Posted: Thu May 21, 2009 4:43 am
by Seleukos
The Campaign battles have been pretty uneven so far. I've lost a few to the AI and had to fight them again (sometimes multiple times :oops: ) to determine the winning strategy. Nice ! But most have been one-sided walkovers. It seems to depend a lot more upon the map and the victory conditions than the strength of the AI. When people post things like not being able to win at Tewkesbury due to a critical bridge missing from the map, it makes me wonder how much time Illustrious had to test the scenarios.

Is the AI to provide a challenging single player game, or just serve as a sparring partner to teach you the ropes for multiplayer ? I can accept the latter in an Xbox Arcade title where you can pick up some easy achievement points in the solo game and enjoy quick beer & pretzels style mulitplayer games on Live (which Conquest's attractively simple style and small maps would be well suited for). From a PC game, I expect better AI.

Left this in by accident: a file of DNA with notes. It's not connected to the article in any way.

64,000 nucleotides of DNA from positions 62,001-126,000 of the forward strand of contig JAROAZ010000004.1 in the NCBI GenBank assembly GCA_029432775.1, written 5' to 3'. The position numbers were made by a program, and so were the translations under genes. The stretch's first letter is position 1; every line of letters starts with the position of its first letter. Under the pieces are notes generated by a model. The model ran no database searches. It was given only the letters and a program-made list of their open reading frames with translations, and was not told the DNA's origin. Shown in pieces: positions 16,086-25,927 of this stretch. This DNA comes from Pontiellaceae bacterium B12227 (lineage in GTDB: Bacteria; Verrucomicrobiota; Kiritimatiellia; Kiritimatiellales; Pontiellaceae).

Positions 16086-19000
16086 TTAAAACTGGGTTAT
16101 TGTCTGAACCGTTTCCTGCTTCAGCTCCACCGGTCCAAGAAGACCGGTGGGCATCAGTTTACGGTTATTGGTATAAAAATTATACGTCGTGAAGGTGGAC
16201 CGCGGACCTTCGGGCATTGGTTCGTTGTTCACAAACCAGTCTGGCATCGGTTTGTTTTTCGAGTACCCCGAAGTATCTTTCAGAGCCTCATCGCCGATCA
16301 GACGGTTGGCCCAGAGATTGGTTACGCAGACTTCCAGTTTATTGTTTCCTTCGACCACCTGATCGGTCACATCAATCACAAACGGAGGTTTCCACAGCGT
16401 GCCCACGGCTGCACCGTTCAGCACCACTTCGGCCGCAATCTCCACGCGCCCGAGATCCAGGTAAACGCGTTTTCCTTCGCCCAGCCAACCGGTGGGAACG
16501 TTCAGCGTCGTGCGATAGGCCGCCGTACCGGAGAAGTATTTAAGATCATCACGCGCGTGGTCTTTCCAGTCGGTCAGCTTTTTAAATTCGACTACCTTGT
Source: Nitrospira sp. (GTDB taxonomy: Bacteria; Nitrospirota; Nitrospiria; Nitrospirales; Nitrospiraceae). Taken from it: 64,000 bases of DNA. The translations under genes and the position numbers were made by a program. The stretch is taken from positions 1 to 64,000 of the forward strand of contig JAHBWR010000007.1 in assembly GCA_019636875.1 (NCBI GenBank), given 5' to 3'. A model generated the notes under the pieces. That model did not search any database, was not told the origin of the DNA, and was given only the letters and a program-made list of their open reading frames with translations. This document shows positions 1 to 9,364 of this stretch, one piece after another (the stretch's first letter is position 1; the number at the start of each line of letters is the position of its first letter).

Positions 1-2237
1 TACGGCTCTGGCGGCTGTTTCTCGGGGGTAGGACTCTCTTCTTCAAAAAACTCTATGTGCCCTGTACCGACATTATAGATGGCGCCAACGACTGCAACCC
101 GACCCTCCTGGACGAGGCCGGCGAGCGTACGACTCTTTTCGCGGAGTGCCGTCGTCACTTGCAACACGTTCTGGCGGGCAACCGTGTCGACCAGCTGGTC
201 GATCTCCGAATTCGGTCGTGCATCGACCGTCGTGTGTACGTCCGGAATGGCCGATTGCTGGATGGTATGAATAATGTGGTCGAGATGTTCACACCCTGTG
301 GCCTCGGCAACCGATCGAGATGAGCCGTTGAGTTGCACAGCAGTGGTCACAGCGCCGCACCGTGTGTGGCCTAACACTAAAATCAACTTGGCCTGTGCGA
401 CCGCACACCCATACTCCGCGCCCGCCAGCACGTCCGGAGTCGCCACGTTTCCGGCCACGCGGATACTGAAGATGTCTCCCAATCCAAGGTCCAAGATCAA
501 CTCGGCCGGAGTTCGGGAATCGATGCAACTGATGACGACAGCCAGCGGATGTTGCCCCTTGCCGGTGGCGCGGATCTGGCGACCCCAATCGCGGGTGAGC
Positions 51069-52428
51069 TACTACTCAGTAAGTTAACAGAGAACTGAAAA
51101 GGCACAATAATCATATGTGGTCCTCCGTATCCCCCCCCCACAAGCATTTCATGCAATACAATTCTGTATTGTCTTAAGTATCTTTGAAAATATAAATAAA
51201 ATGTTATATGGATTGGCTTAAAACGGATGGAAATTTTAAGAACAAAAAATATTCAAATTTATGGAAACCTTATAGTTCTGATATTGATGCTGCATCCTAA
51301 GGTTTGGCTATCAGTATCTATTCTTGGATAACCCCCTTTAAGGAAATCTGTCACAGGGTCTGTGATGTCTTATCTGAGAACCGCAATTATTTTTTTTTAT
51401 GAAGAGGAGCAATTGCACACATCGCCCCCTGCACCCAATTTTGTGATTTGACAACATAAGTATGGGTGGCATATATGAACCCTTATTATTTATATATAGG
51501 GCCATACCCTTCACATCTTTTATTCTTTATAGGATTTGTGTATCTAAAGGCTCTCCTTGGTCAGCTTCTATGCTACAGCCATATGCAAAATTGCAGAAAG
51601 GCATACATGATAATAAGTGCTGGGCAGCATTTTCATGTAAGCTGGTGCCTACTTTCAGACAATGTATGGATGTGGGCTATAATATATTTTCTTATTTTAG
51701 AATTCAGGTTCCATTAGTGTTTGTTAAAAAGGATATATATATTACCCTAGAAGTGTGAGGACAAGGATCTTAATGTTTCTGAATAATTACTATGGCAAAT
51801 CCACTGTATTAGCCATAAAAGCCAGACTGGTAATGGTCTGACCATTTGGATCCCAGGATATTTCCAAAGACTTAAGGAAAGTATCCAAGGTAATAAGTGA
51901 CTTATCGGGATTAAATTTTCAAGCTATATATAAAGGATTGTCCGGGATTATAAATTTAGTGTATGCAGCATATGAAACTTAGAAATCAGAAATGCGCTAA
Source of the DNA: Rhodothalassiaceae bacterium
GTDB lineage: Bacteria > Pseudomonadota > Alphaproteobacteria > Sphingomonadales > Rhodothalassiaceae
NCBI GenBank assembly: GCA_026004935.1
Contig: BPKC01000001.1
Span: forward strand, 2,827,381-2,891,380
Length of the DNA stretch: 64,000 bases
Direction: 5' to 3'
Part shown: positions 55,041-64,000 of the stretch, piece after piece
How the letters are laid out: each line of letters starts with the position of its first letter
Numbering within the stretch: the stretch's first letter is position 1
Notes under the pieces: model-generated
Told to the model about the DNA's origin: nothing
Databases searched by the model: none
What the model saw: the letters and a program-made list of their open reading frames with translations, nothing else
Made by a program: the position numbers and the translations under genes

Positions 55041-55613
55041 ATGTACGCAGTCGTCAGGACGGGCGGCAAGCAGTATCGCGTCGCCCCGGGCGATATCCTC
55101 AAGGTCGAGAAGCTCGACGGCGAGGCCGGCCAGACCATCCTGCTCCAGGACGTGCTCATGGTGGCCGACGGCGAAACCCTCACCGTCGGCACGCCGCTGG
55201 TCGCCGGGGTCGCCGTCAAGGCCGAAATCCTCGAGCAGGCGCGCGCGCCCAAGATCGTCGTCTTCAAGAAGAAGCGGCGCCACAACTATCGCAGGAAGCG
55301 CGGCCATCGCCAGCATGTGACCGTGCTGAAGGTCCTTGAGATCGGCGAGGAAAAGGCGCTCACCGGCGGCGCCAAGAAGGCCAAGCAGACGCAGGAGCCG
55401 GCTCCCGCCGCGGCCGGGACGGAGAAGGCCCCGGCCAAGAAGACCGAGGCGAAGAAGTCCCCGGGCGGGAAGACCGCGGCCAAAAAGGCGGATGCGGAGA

I certainly haven't written off Conquest. The AI could be better, but it's not totally brain dead.

Posted: Thu May 21, 2009 2:53 pm
by Cerbykins
Unfortunately during development there was a lot of call to have the difficulty toned down for the campaign because it might put too many more casual players off the game - there was one notable case where someone during the beta testing took a beating from Wakefield and I had to prove internally it was even beatable at all (it was, I'd already tested it myself... :) ). However, the prevailing feeling was that it was time to tone the campaign AI down. On top of that, the campaign is more of an addition to the core skirmish-based game, so the AI can never truly compete at it as well as it should (unfortunately a problem a LOT of games with single-player campaigns have) but by tinkering with the maps we can create unusual situations you'd never see in a standard game, and add something a little new to the game.